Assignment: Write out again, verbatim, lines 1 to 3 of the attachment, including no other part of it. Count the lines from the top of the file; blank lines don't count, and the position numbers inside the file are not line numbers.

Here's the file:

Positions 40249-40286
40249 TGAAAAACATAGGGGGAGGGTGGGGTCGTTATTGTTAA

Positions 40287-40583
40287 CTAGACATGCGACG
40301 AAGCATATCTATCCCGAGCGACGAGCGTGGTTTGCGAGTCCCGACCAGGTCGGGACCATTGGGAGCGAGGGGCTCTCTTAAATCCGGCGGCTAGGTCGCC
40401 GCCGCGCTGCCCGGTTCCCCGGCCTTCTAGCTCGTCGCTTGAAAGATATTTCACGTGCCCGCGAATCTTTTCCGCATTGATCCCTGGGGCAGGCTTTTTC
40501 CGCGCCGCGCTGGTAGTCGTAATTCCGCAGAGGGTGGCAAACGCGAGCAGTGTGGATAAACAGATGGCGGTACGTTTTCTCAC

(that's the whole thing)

Positions 40249-40286
40249 TGAAAAACATAGGGGGAGGGTGGGGTCGTTATTGTTAA

Positions 40287-40583